02 Oct It's Fall, Y'all! Tips for Your Best Apple Orchard Photography
It’s time for apple picking with family and friends. We can’t tell you how much we love this time of year. There’s nothing quite like apple picking to make your heart happy. And there’s no landscape or light that is quite like that of an orchard. In a word, orchards are magical. Apple orchards may be lovely settings for photography, but they can also pose unique challenges, with dappled light and different tones. Still, NAPCP photographers love orchard photography, and we’ve put together a few tips for shooting in fruit-filled locations – for professionals and hobbyists alike!
1. Consider living stills. The images of low-hanging fruit, or piles of apples at the base of a tree are, of course, beautiful. Think about the dynamic a tiny, reaching hand brings to a photo. Or the very moment an apple is plucked from a tree. Your four year-old daughter’s nails are painted her favorite hue, Ice Queen Blue. You catch a glimpse of the child in your fourteen year-old, as he thoughtfully gathers apples that have fallen to the ground. Other than the natural beauty, what do you want to be reminded of when you look back at these images?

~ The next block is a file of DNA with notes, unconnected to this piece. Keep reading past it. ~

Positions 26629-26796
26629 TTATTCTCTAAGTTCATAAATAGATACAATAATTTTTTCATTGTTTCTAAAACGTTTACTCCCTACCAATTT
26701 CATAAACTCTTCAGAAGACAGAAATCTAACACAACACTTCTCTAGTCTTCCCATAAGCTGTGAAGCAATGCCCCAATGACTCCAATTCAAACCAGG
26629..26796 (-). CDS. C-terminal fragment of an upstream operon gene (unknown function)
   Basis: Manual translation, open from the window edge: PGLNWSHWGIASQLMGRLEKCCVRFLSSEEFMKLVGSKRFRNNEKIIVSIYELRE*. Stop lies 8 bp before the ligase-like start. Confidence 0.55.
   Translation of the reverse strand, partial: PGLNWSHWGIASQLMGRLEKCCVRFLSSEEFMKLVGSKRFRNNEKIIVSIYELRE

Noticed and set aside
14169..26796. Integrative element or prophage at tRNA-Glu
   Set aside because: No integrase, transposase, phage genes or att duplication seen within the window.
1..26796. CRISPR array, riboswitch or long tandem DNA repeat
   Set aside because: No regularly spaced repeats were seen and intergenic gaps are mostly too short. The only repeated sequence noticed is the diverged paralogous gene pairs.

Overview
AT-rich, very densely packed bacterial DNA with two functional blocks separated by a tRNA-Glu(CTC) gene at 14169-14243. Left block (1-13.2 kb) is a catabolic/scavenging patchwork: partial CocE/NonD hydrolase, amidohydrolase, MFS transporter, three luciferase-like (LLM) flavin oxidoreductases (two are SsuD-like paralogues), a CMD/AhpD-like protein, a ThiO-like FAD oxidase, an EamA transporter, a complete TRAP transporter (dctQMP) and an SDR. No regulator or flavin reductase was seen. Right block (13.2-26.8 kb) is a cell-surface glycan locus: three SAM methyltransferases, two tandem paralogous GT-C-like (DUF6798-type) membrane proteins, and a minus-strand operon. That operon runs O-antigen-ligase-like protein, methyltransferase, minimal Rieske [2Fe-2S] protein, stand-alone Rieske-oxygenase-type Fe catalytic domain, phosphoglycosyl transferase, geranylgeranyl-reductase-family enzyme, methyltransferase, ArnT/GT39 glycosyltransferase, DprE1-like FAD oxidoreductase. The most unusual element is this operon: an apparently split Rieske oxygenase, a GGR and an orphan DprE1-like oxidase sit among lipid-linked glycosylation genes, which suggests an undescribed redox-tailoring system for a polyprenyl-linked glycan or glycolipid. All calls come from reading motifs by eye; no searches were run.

2. Back up. On the flip side, while photos of ‘the details’ are on trend, don’t be afraid to capture what you see … not just what your camera is capable of seeing. Shoot some pictures that look like what your mind will remember. There was a mackerel sky above. Your family was practically alone in the orchard that day. Some of the trees’ limbs were so heavy with apples, they had to be propped (this is a common sight in Northern California!). Forget about composition for a moment, and create a memory.
3. Embrace interesting light. There truly is no light like the light of an orchard. Rows upon rows of imperfect beams, lighting a golden path. A safe bet is to shoot from where the sun is behind the trees (this will depend on time of day, etc).
Enjoy the beautiful setting, and have fun!
Special thanks to NAPCP photographers Dana MacIntyre, of Defining Moments Photography (title and first image), and Sarah Lough, of Sarah Lough Photography (remaining images), for providing the photos for this post. For more from these talented women, and for booking inquiries, please visit their websites.